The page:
The arrival of Father’s Day provides us with an opportunity to reflect on some very important issues in men’s health. On average, men die at a significantly younger age than women. In fact, in eight out of 10 of the leading causes of death, the rate is much higher for men than for women. Men not only become ill and die at a younger age than women, they develop more chronic diseases throughout their lifetimes.

Some of this difference can be attributed to biological reasons, however there are quite a few cultural factors that are to blame as well. Some of the most prevalent issues surrounding men’s health are:

  • Lack of awareness and understanding about the health issues men face;
  • Men prefer not to discuss health and how they’re feeling, and are reluctant to take action when they don’t feel physically or mentally well;
  • Stigmas surrounding both physical and mental health.

    So how can you start fighting these cultural barriers to better health? First, consider how knowledgeable you are about your own health. Make sure you “know your numbers,” by making note of your body mass index (BMI), LDL cholesterol (unhealthy cholesterol), HDL cholesterol (healthy cholesterol), blood glucose, waist measurement and blood pressure.

    If you are unsure of these numbers or of what they mean, it is time to set up an appointment with your health care provider to get a baseline. You should also make sure that you know your family’s health history, and that your health care provider is aware of illnesses and causes of death of immediate family.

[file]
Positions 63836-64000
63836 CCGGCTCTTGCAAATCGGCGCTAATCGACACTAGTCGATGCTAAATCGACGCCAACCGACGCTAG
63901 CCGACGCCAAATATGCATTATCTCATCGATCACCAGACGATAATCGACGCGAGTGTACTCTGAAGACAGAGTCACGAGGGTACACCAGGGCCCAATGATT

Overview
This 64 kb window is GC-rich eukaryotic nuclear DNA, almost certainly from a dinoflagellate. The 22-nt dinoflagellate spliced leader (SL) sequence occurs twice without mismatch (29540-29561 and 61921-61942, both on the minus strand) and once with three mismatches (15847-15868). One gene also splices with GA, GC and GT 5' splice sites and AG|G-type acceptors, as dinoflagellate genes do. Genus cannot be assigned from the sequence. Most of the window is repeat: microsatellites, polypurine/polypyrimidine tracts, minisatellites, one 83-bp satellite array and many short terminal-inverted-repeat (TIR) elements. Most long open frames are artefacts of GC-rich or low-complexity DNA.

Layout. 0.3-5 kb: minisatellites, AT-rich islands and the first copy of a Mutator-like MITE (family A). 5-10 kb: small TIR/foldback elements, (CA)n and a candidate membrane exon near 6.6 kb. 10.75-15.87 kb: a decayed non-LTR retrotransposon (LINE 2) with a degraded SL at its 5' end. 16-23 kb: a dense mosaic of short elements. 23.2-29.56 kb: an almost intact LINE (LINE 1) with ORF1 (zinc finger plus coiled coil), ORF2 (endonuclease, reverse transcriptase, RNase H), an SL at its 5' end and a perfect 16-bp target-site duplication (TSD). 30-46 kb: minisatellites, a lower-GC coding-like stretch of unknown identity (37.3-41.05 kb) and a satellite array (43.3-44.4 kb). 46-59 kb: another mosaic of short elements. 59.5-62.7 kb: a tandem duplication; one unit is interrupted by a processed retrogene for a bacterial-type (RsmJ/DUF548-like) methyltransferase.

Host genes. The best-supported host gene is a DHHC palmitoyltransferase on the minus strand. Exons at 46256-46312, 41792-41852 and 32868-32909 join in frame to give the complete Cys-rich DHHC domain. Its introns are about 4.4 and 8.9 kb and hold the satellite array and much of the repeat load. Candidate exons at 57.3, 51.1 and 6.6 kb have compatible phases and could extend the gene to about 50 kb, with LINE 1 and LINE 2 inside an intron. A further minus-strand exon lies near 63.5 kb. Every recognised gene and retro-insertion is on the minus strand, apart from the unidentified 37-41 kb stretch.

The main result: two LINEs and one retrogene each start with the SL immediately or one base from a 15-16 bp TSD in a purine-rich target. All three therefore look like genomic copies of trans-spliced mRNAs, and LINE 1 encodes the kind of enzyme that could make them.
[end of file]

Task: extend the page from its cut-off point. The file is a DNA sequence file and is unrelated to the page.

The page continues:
Next, it is time to seriously evaluate the way you live; eating well, exercising, avoiding tobacco use, getting enough sleep and managing stress should become top priorities. Make regular appointments with your health care provider, and talk about regular screenings that you should be getting, including colon cancer, prostate cancer, diabetes, blood pressure, cholesterol and depression.

    Finally, if anything feels “off,” talk to your provider right away. Most conditions are manageable or curable if caught early, yet men are 24 percent less likely to see their health care providers this year. In fighting the urge to ignore your feelings when something is not right, you are actively taking steps toward a healthier life.

    Nancy Campbell is a physician assistant at Woodburn Family Medicine. To schedule an appointment, call 503-982-2174.

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